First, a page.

Key Takeaways
  • Consuming soda too close to bedtime may lead to disrupted sleep patterns.
  • Artificial carbonation, caffeine, and sugar can interfere with your ability to fall asleep and stay asleep.
  • In the evening, substitute soda with naturally flavored water to prevent sleep issues.

Whether you know them as sodas, pop, coke, or by another name, carbonated soft drinks are widely consumed throughout the U.S. According to recent data, 63% of youths and 49% of adults  consume at least one of these beverages on any given day.

Despite their popularity, soft drinks have been linked to multiple adverse effects, including weight gain. Furthermore, soft drinks can have an indirect effect on sleep quality because these beverages have been linked to certain patterns – such as less exercise during the day and more screen time at night – that potentially interfere with natural sleep cycles.

Why Drinking Soda Can Keep You Up At Night

Soft drinks are considered sugar-sweetened beverages (SSBs), often sweetened with brown sugar, corn syrup, dextrose, fructose, and/or glucose. Studies show soft drinks and other SSBs may decrease sleep duration for both adults and children . Aside from insufficient sleep, overconsumption of energy-dense food and drink can lead to a myriad of health problems, including weight gain and obesity, type 2 diabetes, tooth decay, and diseases of the heart, kidneys, and liver.


Caffeinated soft drinks, along with coffee and tea, comprise 96% of the country’s beverage caffeine consumption , and roughly 85% of the U.S. population drinks at least one caffeinated beverage every day.

Caffeine increases alertness, so consuming a caffeinated beverage close to bedtime can make falling and staying asleep more difficult. One study found that consumption of caffeinated SSBs was 33% higher for adults who sleep five or fewer hours per night, and 15% higher for people who sleep six or fewer hours per night, compared to those who get at least 7 hours of sleep per night.

Moderate amounts of caffeine during the day are not necessarily unhealthy. Shift workers who must be alert at night can also get a much-needed boost from caffeinated beverages. However, the effects of caffeine take several hours to wear off and you should avoid these drinks leading up to your usual bedtime.

Weight Gain

The relationship between SSB intake and obesity is well-documented. Studies suggest these beverages can lead to weight gain due in part to their high sugar content. A 12-ounce soft drink serving may contain anywhere from 10 to 13.5 teaspoons of sugar , so these beverages can have a significant impact on your blood glucose level.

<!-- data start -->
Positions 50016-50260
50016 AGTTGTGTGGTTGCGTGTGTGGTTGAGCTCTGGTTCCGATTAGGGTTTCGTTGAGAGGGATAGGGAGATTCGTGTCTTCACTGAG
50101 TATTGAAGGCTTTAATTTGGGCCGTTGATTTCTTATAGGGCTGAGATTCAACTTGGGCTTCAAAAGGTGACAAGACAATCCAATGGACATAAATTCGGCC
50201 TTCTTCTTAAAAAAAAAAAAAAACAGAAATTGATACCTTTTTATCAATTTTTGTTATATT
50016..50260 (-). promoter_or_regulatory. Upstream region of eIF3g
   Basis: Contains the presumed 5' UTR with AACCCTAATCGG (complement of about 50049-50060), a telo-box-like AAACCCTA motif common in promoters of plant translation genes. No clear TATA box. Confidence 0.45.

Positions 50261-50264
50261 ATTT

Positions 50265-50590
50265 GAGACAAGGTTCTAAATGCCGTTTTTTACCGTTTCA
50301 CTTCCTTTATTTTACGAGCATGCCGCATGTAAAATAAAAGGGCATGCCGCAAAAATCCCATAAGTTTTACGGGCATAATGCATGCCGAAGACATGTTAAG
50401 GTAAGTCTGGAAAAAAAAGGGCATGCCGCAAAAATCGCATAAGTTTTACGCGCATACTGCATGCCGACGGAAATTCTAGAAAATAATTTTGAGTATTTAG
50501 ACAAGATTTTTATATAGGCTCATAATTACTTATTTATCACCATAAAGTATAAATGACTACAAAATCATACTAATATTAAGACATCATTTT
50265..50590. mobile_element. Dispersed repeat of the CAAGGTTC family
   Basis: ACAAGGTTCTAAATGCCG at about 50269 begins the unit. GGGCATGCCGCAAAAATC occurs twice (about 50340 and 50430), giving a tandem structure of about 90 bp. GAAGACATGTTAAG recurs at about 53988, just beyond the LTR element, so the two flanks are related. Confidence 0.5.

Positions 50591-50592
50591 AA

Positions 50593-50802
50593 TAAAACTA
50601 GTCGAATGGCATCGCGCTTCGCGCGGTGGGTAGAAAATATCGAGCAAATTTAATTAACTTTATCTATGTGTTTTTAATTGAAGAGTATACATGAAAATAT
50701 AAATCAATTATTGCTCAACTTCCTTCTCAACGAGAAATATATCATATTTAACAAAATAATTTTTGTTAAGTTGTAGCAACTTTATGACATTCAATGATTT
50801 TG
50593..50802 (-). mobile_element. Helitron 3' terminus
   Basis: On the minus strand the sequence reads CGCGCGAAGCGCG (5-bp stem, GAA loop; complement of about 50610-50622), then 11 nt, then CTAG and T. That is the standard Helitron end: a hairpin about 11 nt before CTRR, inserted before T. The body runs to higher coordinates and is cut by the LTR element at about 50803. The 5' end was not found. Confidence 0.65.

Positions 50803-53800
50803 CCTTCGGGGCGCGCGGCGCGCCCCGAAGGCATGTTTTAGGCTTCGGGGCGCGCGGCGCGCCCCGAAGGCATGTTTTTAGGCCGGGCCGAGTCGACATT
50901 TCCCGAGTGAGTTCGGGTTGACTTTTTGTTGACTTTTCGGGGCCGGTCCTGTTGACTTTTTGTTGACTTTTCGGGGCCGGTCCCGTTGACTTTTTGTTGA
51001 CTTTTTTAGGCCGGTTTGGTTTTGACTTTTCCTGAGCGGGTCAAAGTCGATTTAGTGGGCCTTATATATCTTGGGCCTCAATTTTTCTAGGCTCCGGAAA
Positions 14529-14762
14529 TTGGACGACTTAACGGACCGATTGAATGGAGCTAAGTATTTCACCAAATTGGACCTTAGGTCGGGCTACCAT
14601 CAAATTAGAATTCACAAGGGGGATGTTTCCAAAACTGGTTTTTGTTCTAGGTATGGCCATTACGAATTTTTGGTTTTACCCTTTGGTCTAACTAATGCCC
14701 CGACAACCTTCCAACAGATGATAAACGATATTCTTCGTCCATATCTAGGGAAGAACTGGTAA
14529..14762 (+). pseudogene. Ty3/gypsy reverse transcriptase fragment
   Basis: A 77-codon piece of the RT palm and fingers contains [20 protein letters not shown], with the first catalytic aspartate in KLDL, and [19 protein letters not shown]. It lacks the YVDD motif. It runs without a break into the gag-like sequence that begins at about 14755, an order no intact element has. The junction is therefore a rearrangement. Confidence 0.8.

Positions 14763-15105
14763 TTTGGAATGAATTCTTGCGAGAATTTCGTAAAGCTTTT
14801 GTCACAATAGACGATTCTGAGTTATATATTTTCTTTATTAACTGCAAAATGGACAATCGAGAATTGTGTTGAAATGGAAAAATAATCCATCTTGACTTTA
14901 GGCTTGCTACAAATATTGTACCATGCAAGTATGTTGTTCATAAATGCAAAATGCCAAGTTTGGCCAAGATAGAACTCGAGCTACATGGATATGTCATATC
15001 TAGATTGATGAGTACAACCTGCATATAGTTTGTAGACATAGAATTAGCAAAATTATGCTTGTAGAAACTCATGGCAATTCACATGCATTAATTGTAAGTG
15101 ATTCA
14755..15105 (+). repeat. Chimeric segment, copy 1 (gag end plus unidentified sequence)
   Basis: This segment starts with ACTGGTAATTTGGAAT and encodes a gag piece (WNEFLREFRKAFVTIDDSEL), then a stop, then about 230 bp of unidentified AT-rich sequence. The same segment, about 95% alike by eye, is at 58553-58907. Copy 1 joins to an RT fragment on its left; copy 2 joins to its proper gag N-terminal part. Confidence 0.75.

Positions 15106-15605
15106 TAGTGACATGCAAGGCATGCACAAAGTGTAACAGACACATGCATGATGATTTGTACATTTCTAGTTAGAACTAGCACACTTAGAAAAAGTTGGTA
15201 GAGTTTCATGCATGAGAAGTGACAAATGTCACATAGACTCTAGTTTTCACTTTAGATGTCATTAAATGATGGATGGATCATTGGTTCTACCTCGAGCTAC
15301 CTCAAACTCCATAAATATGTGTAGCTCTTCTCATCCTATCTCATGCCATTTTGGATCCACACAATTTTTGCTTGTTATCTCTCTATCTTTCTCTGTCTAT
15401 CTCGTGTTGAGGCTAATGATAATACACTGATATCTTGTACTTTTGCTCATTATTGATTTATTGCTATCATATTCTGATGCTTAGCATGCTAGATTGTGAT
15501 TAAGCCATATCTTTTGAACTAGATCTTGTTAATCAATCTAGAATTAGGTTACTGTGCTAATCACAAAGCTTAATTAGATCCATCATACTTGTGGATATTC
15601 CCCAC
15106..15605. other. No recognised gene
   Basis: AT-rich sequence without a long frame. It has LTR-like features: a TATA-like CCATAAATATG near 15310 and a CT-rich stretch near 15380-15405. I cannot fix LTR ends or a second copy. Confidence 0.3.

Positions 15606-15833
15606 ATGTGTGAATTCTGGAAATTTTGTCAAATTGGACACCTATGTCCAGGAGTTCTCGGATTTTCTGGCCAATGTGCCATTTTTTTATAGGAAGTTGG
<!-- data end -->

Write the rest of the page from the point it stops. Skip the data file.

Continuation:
Obesity can increase your risk for certain sleep disorders. Excess body weight is considered the major predisposing factor for obstructive sleep apnea, a condition that causes people to wake up choking or gasping for air throughout the night. Additionally, weight gain can make you more likely to snore , and this may disrupt sleep for you and your partner.

Another condition, obesity hypoventilation syndrome (OHS), causes shallow breathing during sleep and can lead to feelings of excessive daytime sleepiness. As its name suggests, OHS occurs in people with a body mass index of at least 30 kilograms per square meter, which falls within the 95th percentile for adults.


Heartburn occurs when the lower esophageal sphincter – a band of muscle near the bottom of the esophagus – does not constrict enough after you consume foods or drinks. This can cause stomach acid to re-enter the esophagus, which is known as reflux. Many people experience occasional heartburn, but frequent symptoms may indicate a more serious condition known as gastroesophageal reflux disease (GERD).

The discomfort of heartburn can easily disrupt sleep, so people who frequently experience heartburn may want to avoid foods and drinks that trigger these symptoms. One study found that consuming SSBs and other carbonated beverages increases your risk of heartburn symptoms that disrupt sleep by 24%.


Nocturia refers to the need to urinate in the middle of the night, which in turn can disrupt your sleep. Roughly one-third of adults experience nocturia. While underlying medical conditions and other factors such as medication can lead to nocturia, drinking soda before going to sleep – particularly caffeinated SSBs – may also cause nighttime trips to the bathroom.